Kolkata, Nov 19: Prime Minister's Economic Advisory Council Chairman C Rangarajan has projected a GDP growth rate of 7.5 per cent to 8 per cent in the 2011-12 financial year.
“Initially, the growth rate forecast for 2011-12 by the council was 8.2 per cent. The world situation is not very encouraging and it may vary between 7.5 per cent to 8 per cent,” Rangarajan said here last night.
He said that India has the potential of growing at 9 per cent in a sustained way.
Rangarajan, a former governor of the RBI, said that India's savings rate has crossed 34 per cent of GDP, while the investment rate exceeds 36 per cent.
“Even with an incremental capital-output ratio of four, the Indian economy will be able to grow at 9 per cent in a sustained way,” Rangarajan said at an event here.
Referring to broader macro-economic concerns, he said that the target of keeping the fiscal deficit at 4.6 per cent of the GDP for 2011-12 would be difficult.
In this context, he said that the government should take a look at its expenditure, particularly subsidies.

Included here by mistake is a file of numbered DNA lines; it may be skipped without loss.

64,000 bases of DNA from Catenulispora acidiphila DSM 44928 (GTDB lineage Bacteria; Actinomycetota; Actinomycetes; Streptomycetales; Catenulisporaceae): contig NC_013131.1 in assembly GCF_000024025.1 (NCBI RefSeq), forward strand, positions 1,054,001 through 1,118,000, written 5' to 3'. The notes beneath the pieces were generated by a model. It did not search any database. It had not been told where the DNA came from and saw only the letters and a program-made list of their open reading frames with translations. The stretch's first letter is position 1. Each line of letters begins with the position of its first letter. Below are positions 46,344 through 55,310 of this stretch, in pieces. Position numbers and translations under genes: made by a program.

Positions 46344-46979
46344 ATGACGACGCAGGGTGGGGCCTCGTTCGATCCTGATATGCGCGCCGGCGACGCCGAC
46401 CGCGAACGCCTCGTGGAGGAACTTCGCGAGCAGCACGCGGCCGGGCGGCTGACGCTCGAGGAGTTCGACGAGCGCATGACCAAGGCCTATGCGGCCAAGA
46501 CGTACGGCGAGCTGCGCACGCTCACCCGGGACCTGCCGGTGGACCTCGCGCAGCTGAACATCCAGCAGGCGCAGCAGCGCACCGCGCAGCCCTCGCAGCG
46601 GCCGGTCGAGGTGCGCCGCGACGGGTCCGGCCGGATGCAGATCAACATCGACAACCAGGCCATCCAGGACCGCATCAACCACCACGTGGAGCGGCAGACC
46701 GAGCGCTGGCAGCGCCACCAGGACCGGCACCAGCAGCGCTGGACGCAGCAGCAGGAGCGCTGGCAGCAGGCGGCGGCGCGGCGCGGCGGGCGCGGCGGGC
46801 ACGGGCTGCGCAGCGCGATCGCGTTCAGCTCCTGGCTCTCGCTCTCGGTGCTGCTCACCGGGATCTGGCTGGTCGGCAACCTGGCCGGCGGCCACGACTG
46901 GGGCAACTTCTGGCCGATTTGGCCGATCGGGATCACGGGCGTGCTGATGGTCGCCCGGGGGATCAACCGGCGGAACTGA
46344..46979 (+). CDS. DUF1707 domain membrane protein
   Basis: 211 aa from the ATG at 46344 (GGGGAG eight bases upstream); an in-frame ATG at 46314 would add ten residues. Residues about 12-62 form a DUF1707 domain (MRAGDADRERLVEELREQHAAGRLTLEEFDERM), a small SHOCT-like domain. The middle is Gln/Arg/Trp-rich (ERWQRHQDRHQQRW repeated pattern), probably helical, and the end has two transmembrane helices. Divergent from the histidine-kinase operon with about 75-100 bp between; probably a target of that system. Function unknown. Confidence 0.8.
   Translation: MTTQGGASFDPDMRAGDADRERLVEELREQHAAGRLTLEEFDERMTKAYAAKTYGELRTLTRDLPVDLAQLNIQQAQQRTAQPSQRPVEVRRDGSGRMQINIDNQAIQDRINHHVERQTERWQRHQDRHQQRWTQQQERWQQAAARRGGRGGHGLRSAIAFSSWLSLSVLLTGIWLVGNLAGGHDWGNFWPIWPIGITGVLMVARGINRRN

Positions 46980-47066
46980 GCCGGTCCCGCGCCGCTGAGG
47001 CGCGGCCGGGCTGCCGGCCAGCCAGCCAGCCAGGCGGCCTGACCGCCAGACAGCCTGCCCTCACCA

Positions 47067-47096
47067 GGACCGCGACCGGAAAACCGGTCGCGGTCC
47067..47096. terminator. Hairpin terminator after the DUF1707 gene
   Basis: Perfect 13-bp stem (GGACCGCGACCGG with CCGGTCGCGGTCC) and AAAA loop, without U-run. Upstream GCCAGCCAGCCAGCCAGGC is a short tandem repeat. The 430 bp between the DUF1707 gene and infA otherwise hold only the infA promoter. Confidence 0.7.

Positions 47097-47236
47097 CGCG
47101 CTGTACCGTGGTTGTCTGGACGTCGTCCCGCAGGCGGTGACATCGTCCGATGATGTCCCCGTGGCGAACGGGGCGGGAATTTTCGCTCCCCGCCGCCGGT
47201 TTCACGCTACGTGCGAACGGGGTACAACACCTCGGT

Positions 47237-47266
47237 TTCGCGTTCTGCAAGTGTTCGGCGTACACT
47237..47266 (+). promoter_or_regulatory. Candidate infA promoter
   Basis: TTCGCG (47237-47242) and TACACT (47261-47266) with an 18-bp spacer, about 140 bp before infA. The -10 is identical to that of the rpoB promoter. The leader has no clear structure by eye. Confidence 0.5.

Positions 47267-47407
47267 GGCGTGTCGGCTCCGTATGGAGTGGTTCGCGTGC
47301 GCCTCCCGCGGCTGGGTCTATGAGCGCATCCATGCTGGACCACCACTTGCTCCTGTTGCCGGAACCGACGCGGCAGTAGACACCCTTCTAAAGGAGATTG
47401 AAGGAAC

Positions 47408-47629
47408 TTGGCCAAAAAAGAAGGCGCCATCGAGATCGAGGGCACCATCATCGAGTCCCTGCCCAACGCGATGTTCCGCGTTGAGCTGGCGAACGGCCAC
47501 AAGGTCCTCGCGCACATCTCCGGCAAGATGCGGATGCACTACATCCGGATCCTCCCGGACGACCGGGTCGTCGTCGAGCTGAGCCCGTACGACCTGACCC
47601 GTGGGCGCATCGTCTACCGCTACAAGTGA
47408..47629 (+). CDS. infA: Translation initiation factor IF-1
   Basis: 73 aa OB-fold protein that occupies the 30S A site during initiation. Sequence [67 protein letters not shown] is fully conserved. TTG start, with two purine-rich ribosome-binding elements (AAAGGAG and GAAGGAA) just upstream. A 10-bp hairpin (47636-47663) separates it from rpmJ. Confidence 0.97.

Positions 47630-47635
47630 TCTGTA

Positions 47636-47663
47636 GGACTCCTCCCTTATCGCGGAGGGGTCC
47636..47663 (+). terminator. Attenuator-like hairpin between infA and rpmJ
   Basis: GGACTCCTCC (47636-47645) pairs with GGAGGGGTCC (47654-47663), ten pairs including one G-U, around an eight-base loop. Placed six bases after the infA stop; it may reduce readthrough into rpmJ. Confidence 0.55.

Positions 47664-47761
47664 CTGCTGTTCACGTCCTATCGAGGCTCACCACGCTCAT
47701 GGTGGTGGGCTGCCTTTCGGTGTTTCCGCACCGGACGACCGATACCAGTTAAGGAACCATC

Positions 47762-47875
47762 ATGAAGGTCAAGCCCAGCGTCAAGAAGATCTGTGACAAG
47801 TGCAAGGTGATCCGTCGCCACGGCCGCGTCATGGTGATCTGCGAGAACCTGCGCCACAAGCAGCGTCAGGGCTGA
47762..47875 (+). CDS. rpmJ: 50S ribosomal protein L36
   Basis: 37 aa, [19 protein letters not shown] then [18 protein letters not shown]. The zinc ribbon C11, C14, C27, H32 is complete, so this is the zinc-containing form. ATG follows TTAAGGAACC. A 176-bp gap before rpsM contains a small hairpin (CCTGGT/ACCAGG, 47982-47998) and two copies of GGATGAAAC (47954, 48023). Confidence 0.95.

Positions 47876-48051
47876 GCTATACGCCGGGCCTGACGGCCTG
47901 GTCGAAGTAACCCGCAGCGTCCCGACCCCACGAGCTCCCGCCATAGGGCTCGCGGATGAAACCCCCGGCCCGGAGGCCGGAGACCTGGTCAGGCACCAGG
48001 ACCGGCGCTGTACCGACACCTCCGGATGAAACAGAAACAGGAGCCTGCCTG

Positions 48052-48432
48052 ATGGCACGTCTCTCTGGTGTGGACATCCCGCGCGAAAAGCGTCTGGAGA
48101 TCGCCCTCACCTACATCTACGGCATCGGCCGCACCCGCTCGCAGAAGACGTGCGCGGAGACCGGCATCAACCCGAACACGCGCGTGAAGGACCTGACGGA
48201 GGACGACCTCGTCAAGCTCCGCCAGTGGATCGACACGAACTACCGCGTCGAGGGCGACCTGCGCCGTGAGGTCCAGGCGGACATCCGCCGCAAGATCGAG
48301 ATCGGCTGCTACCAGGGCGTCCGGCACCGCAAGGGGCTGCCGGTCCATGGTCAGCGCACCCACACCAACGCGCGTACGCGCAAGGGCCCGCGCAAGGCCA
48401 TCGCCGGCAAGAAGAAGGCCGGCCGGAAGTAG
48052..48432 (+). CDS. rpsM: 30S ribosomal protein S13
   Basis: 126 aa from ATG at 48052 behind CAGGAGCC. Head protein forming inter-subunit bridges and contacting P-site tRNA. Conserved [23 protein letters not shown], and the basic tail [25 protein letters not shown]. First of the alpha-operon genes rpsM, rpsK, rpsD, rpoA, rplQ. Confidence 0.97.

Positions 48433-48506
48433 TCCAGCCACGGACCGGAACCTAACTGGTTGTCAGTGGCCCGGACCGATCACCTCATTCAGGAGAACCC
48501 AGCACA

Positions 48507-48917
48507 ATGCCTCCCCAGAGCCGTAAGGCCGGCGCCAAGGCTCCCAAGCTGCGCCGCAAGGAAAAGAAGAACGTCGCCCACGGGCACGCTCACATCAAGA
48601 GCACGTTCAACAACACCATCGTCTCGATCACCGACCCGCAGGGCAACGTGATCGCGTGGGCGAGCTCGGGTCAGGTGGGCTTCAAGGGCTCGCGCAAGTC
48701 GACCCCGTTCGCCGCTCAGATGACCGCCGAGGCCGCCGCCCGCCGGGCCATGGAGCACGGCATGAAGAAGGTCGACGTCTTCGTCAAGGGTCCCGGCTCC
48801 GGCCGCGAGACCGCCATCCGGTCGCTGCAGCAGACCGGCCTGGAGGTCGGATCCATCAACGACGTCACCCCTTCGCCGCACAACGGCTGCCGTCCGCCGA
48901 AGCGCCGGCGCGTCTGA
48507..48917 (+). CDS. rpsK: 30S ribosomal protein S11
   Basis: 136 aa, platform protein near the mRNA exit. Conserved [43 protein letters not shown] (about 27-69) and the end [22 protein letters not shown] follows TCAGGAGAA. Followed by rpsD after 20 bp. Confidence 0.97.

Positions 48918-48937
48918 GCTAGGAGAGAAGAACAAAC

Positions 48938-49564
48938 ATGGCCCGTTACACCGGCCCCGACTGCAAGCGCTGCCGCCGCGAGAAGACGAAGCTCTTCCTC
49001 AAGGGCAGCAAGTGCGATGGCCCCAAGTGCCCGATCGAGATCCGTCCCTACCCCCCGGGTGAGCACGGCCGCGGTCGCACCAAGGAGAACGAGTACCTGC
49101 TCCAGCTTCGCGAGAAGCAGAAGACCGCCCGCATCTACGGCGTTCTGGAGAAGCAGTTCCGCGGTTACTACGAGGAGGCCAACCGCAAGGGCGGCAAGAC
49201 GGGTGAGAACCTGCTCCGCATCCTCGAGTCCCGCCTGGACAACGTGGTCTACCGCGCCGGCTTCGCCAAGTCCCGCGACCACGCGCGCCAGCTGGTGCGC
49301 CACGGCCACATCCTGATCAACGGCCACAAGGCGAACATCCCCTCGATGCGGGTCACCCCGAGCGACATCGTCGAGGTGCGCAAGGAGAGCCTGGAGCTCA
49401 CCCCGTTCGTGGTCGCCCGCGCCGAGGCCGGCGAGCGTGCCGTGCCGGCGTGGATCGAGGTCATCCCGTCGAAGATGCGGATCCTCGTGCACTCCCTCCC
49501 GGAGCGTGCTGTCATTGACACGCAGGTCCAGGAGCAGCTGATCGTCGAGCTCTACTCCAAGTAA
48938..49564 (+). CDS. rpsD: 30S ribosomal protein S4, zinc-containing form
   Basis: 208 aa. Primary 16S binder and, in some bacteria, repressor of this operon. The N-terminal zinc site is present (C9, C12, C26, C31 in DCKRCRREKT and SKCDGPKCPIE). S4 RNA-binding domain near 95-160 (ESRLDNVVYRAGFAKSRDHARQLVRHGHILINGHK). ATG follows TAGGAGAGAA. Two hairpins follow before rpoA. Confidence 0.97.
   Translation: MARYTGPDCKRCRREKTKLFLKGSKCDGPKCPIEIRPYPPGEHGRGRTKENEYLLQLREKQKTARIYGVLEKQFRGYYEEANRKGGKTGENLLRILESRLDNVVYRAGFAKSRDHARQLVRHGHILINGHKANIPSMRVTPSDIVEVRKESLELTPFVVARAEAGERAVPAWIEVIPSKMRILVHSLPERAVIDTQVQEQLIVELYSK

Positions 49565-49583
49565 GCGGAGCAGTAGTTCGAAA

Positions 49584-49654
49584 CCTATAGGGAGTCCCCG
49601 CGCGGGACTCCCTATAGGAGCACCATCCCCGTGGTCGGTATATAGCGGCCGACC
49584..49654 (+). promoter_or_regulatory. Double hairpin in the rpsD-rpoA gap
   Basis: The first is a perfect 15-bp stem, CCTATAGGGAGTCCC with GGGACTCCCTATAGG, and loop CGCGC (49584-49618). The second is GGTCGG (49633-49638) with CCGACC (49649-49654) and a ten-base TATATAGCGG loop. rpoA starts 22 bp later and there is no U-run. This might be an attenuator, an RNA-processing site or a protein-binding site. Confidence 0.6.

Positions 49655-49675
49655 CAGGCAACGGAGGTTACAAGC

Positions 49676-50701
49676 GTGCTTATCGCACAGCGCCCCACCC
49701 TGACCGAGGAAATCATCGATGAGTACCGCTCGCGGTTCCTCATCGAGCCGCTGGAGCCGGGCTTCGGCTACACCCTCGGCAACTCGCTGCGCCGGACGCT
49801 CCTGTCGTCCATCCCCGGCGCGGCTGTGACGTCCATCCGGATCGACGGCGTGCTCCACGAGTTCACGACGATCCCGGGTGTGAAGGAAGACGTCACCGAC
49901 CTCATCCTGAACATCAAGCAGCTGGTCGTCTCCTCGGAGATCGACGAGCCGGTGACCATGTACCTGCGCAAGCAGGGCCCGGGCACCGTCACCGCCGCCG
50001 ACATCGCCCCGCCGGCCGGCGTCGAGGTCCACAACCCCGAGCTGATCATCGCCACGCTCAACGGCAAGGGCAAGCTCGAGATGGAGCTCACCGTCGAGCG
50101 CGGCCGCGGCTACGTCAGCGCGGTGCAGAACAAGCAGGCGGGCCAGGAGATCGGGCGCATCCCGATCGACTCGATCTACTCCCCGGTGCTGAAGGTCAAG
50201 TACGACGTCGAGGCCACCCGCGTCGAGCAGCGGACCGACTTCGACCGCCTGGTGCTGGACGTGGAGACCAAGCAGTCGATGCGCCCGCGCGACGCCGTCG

Over the medium-term, the government's aim would be to achieve the fiscal responsibility and budget management (FRBM) target of 3 per cent of the GDP.
Rangarajan said the two sectors of the economy that pose a major challenge were farming and power.
He said on the face of falling yields of major cereals in the country, steps would have to be taken to improve productivity.
“The last two years have clearly shown decline in farm production. The agriculture sector should grow at 4 per cent,” he said.
Referring to the power sector, he said that capacity addition would have to be made aggressively as shortages result in production losses and affect profitability and competitiveness.
Rangarajan also said that supply side constraints would have to be addressed to check inflation.
He said food stocks lying in the government warehouses should be released in the market so that food inflation is brought under control.
In addition, appropriate monetary instruments will have to be used to check demand, he said.